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1620 1700 1800 »00 1970

FIGURE I 1.2 (upper diagram): Relationship between the number of days with a canal frozen between Haarlem and Leiden (Holland) per winter and average winter temperatures.The best-fit linear regression line is shown, (lower diagram): Reconstructed winter temperatures at De Bile, Holland, expressed as departures from the long-term average (+2 °C) based on regression shown and historical records of canal freezing frequencies (van den Dool et a/., 1978).

of rain days in parts of Japan and August temperature (based on instrumental data). He then used this to reconstruct August temperature from 1770-1840 using the historical records of rainfall frequency (Fig. 11.3).

Some observations may not need direct calibration if recent comparable contemporary observations are available. This applies to such things as rain/snow frequency, dates of first and last snowfall, river freeze/thaw dates, etc., providing urban heat island effects, or technological changes (such as river canalization) have not resulted in a non-homogeneous record.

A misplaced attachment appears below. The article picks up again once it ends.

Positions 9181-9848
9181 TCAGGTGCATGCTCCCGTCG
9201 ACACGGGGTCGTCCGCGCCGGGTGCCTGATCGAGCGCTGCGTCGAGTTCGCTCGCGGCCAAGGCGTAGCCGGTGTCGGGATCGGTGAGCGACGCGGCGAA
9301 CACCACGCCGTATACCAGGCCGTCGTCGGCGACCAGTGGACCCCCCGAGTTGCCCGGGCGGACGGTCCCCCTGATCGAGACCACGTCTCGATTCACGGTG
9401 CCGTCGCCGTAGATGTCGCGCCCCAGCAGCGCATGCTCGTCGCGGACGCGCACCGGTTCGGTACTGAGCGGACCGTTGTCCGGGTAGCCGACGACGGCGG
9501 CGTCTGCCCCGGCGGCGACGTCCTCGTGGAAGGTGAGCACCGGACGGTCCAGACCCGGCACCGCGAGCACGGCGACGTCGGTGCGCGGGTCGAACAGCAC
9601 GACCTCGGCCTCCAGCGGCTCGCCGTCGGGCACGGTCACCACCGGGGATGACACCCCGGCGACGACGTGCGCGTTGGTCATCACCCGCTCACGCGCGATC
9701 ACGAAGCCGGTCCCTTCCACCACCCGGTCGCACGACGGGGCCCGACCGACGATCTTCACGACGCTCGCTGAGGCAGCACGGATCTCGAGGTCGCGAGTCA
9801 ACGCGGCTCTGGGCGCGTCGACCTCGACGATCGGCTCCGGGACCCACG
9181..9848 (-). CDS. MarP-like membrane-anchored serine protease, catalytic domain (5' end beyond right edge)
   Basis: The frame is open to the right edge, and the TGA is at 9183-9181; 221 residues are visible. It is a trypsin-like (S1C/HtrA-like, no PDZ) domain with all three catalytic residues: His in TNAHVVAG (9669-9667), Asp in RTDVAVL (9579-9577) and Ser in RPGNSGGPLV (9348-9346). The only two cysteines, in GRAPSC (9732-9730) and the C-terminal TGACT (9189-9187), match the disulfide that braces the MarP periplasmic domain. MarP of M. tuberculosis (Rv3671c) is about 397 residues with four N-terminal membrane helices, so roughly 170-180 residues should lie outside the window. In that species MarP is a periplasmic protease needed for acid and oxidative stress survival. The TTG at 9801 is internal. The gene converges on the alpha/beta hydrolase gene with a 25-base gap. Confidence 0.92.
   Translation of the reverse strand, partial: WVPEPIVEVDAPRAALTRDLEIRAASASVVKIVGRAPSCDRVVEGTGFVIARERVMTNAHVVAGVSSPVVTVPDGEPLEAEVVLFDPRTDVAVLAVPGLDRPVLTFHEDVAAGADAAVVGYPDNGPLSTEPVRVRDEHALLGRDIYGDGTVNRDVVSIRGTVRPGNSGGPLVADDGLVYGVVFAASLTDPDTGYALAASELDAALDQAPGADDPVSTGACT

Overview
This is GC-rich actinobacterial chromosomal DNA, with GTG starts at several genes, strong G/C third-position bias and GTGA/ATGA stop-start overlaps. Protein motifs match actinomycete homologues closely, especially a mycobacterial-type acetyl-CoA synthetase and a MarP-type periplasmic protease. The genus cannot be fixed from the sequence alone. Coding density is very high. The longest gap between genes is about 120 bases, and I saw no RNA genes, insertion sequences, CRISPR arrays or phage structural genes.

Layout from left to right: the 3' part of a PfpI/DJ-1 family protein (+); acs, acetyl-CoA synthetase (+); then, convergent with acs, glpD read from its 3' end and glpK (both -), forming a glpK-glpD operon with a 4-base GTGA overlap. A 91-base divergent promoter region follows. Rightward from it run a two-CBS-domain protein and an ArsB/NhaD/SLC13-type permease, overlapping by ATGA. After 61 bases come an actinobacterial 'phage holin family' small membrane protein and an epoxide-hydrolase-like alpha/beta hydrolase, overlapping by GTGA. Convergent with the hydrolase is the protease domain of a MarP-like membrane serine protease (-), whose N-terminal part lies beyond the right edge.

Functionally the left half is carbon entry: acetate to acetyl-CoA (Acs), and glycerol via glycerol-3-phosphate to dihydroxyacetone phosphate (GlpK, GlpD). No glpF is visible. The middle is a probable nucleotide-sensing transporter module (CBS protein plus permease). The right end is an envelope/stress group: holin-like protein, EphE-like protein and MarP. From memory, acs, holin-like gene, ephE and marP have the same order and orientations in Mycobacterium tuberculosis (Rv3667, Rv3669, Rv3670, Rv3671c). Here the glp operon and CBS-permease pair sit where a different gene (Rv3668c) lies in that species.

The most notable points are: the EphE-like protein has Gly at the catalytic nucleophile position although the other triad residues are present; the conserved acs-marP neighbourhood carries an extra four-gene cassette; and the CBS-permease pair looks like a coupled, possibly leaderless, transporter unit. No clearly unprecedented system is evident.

11.2.1 Historical Weather Observations

The most widely recorded meteorological phenomenon in historical documents is snow, in terms of the date of the first and last snowfalls of each year, or the number of days with snow on the ground or the frequency of days with snowfall. Some of the earliest snowfall observations are from Hangchow, China, for the period A.D.

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